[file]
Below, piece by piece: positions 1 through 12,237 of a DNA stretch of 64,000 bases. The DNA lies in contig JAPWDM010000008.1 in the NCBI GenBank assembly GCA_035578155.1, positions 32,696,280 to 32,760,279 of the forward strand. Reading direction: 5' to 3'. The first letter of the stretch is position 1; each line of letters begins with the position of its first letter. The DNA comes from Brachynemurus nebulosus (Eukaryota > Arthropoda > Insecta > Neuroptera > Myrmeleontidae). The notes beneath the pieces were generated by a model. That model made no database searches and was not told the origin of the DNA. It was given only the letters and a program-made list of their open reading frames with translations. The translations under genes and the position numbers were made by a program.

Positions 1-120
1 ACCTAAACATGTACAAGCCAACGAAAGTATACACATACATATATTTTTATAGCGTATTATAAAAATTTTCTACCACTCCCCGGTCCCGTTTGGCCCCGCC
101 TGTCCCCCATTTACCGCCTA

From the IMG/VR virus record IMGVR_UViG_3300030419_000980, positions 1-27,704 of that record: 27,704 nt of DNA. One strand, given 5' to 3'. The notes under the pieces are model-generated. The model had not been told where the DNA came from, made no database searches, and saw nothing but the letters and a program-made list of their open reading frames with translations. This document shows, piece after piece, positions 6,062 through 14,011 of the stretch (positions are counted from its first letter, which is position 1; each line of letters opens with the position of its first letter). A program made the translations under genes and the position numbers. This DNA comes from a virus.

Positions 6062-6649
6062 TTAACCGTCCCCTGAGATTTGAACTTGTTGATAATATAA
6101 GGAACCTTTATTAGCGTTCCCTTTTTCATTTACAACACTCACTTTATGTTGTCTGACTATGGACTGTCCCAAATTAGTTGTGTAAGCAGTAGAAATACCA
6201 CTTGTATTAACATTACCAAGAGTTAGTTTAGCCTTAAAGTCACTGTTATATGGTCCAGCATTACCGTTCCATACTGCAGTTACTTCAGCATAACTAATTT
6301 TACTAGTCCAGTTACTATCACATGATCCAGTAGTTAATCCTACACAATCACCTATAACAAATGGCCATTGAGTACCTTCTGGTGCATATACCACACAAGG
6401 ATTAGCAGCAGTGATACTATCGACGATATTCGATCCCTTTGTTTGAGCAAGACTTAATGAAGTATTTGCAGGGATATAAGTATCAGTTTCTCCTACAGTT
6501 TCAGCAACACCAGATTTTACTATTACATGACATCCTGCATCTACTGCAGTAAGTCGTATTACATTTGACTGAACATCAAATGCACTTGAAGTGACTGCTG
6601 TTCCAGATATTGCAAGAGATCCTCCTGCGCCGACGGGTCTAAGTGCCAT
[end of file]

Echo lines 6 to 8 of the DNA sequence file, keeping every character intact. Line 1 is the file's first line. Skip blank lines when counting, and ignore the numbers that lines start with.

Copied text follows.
Positions 6062-6649
6062 TTAACCGTCCCCTGAGATTTGAACTTGTTGATAATATAA
6101 GGAACCTTTATTAGCGTTCCCTTTTTCATTTACAACACTCACTTTATGTTGTCTGACTATGGACTGTCCCAAATTAGTTGTGTAAGCAGTAGAAATACCA